I'd think a lot of places would like to have Henry Reed. Everyone speaks well of him, and he is quote famous and admired for his one book. He's a great friend of our friend the actress Irene Worth...[.]

   All my love,
      Cal
(pp. 609, 610)


August 28th, 196[8]
Dearest Cal:

Since I am being so gossipy—I loved your account of yr. visit to Mr. Rubberheart (as Henry R calls him). Much worse than my simple evening sallies here . . . It was particularly funny since I had just had a letter from him—Mr. R [poet Richard Eberhart]—I received two copies of his last book and felt I had to say something honest, I thought. In return I got a long letter all about people I never heard of with names like Tricksy and Adam . . . Grandma and Mrs. Crosby "both 79," etc, etc...[.]

   With much love always—
      Elizabeth
(p. 648)
While I'm certain Reed's anecdote about his overly-loud commentary on Lowell's poem is true, I think the fact that he was quoted in the London newspapers is probably an exaggeration. Bishop's letter of September 25, 1966 is likely the source of Brett Millier's mention of Reed and Bishop's late-night Seattle telephone conversations, in Elizabeth Bishop: Life and the Memory of It (University of California, 1995). The American actress, Irene Worth (pronounced i-REE-nee), starred in Reed's adaptation of Ugo Betti's The Queen and the Rebels, staged in London's Haymarket Theatre in 1955.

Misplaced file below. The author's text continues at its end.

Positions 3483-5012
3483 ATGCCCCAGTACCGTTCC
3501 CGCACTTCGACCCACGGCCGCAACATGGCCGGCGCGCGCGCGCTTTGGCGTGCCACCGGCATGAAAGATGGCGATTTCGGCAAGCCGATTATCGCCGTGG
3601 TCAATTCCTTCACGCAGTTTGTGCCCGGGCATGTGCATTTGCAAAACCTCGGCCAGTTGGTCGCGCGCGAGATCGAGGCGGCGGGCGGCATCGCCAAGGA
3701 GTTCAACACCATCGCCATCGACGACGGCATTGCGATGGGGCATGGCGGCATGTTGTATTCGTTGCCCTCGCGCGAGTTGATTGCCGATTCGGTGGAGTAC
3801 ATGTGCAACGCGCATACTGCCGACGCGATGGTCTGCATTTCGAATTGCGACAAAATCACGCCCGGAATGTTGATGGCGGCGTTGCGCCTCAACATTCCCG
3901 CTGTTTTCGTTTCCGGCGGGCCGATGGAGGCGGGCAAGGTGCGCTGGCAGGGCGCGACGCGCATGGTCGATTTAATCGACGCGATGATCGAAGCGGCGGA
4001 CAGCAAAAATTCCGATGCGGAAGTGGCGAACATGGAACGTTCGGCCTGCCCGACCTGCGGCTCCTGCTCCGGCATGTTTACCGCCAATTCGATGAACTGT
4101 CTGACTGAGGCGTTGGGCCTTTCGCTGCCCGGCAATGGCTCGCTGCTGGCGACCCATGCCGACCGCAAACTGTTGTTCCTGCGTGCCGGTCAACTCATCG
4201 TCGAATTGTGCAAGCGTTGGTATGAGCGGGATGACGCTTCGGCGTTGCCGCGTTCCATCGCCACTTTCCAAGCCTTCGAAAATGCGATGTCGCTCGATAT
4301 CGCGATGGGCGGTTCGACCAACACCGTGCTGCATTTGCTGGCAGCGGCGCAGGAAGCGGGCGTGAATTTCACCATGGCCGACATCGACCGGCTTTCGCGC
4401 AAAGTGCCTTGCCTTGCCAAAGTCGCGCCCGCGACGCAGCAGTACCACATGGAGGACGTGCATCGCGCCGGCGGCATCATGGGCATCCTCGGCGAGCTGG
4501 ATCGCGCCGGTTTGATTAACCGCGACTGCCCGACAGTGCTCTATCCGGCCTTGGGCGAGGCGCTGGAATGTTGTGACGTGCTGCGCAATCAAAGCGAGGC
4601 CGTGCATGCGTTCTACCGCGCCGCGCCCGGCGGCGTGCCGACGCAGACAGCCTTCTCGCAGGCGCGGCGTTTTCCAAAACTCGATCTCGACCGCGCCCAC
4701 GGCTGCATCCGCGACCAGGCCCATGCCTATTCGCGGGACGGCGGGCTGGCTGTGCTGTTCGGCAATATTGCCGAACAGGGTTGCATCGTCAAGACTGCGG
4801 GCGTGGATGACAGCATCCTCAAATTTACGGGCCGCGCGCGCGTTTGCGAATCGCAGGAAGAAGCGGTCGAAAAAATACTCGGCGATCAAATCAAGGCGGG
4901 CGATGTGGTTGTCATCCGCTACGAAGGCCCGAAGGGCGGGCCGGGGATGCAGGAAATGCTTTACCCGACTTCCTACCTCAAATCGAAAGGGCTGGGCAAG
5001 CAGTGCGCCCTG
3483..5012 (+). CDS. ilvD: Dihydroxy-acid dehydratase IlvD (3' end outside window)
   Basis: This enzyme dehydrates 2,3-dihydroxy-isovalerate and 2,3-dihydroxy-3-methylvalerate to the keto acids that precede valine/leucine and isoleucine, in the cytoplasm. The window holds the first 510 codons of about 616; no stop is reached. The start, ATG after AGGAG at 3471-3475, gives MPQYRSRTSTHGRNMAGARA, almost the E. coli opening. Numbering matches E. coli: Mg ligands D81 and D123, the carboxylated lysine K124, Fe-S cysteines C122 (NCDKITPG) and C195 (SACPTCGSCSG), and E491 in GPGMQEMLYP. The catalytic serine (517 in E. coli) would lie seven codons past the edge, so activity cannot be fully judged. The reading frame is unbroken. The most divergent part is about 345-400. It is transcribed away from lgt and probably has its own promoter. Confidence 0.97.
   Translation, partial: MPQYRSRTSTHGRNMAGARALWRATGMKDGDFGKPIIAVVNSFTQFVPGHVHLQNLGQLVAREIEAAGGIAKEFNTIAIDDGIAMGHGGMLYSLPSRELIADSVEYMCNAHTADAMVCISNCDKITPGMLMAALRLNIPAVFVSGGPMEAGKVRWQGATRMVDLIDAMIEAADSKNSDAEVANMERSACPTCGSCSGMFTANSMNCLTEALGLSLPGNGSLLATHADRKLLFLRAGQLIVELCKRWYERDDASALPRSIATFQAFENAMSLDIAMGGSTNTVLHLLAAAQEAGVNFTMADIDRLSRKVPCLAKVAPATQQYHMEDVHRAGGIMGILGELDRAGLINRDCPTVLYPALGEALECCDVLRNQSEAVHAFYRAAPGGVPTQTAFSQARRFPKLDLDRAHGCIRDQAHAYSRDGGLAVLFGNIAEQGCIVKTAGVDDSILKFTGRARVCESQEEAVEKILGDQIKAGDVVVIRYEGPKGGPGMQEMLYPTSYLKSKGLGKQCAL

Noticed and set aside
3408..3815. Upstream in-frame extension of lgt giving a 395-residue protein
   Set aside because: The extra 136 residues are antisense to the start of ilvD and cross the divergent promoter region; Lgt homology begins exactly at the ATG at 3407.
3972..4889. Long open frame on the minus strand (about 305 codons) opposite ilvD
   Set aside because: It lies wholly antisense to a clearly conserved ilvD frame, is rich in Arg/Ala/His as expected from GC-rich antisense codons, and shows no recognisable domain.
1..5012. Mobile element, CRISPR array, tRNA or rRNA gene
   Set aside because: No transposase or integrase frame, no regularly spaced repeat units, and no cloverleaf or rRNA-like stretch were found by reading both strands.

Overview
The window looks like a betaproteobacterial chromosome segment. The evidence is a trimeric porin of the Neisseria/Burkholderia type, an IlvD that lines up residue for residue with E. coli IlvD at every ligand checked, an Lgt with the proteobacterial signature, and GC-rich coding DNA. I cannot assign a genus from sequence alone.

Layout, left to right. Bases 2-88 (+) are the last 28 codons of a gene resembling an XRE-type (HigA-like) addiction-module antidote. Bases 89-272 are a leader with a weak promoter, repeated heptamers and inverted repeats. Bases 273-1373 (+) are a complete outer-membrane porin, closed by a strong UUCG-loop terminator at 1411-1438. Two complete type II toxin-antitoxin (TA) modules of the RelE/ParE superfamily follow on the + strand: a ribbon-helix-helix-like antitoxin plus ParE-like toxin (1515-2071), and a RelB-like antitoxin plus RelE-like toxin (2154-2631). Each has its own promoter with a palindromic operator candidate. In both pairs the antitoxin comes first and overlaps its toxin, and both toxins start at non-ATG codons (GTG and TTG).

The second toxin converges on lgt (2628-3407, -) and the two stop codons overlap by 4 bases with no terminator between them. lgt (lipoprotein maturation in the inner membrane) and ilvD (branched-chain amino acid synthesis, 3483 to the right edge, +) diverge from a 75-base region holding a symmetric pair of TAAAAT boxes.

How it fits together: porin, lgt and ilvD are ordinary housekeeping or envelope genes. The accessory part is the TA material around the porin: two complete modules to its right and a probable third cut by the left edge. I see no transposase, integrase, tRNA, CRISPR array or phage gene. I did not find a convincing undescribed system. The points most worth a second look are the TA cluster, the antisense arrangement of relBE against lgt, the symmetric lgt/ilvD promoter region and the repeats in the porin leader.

1499. Times (London), "Broadcasting Programmes," 18 June 1964, 6.
Reed's translation of Buzzati's play, "The American Prize," premieres tonight on the Third Programme.



1st lesson:

Reed, Henry (1914-1986). Born: Birmingham, England, 22 February 1914; died: London, 8 December 1986.

Education: MA, University of Birmingham, 1936. Served: RAOC, 1941-42; Foreign Office, Bletchley Park, 1942-1945. Freelance writer: BBC Features Department, 1945-1980.

Author of: A Map of Verona: Poems (1946)
The Novel Since 1939 (1946)
Moby Dick: A Play for Radio from Herman Melville's Novel (1947)
Lessons of the War (1970)
Hilda Tablet and Others: Four Pieces for Radio (1971)
The Streets of Pompeii and Other Plays for Radio (1971)
Collected Poems (1991, 2007)
The Auction Sale (2006)


Search:



LibraryThing


Recent tags:


Posts of note:



Archives:


Marginalia: